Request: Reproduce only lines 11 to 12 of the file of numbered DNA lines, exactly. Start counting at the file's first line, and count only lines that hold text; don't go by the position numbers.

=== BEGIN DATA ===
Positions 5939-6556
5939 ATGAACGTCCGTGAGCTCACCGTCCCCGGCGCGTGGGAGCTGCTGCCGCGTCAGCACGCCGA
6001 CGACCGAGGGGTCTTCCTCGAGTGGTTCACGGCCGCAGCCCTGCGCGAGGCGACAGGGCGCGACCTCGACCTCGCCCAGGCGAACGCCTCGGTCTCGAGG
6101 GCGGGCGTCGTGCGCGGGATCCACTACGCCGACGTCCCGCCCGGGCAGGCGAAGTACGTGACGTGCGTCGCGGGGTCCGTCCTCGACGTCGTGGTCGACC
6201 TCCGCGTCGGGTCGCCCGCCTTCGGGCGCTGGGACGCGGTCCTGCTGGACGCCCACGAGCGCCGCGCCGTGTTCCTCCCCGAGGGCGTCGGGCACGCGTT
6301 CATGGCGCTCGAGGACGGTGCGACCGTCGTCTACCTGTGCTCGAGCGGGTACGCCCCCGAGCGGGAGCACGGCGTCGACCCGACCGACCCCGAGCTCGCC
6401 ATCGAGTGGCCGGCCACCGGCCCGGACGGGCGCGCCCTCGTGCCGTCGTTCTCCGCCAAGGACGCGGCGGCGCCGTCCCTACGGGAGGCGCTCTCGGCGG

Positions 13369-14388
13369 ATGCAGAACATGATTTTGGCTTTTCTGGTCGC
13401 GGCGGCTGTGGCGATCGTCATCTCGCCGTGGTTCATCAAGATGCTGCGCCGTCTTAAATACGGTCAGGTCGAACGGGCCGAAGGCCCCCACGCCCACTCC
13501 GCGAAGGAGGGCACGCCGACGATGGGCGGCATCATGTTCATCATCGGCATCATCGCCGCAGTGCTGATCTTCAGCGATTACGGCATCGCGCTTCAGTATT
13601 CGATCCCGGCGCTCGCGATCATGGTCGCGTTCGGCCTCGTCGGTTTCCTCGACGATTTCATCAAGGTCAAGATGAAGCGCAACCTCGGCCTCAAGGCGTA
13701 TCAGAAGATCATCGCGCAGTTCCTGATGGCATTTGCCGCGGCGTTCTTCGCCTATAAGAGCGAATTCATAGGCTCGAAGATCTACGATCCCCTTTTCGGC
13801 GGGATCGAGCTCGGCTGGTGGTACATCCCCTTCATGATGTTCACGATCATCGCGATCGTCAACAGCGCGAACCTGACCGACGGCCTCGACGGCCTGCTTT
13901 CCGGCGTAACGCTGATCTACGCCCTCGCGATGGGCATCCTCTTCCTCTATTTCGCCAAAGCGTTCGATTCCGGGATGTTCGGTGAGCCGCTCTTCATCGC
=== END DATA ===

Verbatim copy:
13501 GCGAAGGAGGGCACGCCGACGATGGGCGGCATCATGTTCATCATCGGCATCATCGCCGCAGTGCTGATCTTCAGCGATTACGGCATCGCGCTTCAGTATT
13601 CGATCCCGGCGCTCGCGATCATGGTCGCGTTCGGCCTCGTCGGTTTCCTCGACGATTTCATCAAGGTCAAGATGAAGCGCAACCTCGGCCTCAAGGCGTA